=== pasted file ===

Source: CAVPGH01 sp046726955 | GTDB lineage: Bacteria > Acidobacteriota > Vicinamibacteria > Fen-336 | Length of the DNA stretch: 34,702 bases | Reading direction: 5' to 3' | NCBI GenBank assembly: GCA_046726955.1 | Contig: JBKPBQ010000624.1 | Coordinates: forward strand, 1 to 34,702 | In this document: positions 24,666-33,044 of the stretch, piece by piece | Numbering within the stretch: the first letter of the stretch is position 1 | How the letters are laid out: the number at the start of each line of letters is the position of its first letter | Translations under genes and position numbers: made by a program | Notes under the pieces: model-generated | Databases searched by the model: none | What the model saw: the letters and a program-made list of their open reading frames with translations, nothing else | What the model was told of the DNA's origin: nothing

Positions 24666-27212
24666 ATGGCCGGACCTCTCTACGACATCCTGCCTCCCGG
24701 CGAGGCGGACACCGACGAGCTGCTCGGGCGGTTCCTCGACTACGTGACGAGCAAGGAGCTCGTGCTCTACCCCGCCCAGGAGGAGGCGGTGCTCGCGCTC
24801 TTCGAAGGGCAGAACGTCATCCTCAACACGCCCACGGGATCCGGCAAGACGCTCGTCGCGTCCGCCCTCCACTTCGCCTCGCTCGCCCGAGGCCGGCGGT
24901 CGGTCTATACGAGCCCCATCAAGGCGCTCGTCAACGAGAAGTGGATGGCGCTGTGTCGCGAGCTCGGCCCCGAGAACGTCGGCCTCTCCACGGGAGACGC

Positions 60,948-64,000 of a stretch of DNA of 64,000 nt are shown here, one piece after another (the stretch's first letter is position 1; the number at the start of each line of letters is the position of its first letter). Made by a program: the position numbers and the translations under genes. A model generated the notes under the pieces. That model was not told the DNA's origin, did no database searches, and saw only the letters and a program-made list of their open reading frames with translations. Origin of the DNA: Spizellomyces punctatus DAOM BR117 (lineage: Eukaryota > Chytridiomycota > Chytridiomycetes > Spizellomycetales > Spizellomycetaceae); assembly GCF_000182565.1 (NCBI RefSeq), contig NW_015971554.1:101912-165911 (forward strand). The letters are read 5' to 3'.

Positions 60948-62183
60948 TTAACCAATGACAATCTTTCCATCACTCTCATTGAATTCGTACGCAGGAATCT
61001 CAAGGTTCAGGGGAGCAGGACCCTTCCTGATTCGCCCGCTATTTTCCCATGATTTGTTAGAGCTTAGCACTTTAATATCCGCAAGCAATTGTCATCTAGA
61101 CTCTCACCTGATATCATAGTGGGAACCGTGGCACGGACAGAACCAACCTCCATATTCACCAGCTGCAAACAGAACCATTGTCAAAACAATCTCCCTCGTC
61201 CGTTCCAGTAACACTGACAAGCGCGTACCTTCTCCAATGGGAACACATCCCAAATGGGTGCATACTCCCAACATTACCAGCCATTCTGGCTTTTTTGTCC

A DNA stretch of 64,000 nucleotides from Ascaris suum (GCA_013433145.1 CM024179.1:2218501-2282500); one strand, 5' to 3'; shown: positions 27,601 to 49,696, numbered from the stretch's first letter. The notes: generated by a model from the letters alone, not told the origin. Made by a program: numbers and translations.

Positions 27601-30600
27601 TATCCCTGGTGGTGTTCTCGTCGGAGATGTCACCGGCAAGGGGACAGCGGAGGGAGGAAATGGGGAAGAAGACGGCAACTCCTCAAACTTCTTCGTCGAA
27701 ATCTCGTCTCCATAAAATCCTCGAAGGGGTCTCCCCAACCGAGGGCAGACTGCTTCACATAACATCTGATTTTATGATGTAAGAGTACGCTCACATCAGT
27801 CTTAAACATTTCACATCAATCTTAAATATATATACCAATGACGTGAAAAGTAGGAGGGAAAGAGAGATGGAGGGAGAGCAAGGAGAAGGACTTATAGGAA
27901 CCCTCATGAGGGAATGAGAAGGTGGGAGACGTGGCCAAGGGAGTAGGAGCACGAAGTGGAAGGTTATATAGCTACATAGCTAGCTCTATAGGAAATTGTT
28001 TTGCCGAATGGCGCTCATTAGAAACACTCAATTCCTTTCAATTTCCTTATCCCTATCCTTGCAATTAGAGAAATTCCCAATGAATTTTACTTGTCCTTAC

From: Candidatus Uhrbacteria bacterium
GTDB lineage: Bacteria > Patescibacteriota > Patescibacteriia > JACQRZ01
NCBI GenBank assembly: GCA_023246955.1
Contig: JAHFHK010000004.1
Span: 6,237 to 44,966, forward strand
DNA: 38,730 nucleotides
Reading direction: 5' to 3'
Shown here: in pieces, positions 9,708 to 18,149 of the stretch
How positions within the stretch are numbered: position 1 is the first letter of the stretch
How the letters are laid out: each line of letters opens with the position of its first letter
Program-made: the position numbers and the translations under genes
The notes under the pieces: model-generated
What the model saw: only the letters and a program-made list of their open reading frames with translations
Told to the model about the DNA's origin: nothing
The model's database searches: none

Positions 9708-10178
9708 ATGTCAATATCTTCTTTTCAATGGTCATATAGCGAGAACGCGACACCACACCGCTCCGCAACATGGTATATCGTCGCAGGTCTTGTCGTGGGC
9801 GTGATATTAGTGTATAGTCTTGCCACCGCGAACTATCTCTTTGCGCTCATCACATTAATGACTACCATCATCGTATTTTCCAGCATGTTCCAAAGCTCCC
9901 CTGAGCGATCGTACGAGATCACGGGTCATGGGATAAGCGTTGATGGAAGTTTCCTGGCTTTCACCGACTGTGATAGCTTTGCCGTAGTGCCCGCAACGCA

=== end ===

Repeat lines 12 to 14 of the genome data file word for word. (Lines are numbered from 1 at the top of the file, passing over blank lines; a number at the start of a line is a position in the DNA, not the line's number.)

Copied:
61201 CGTTCCAGTAACACTGACAAGCGCGTACCTTCTCCAATGGGAACACATCCCAAATGGGTGCATACTCCCAACATTACCAGCCATTCTGGCTTTTTTGTCC

A DNA stretch of 64,000 nucleotides from Ascaris suum (GCA_013433145.1 CM024179.1:2218501-2282500); one strand, 5' to 3'; shown: positions 27,601 to 49,696, numbered from the stretch's first letter. The notes: generated by a model from the letters alone, not told the origin. Made by a program: numbers and translations.

Positions 27601-30600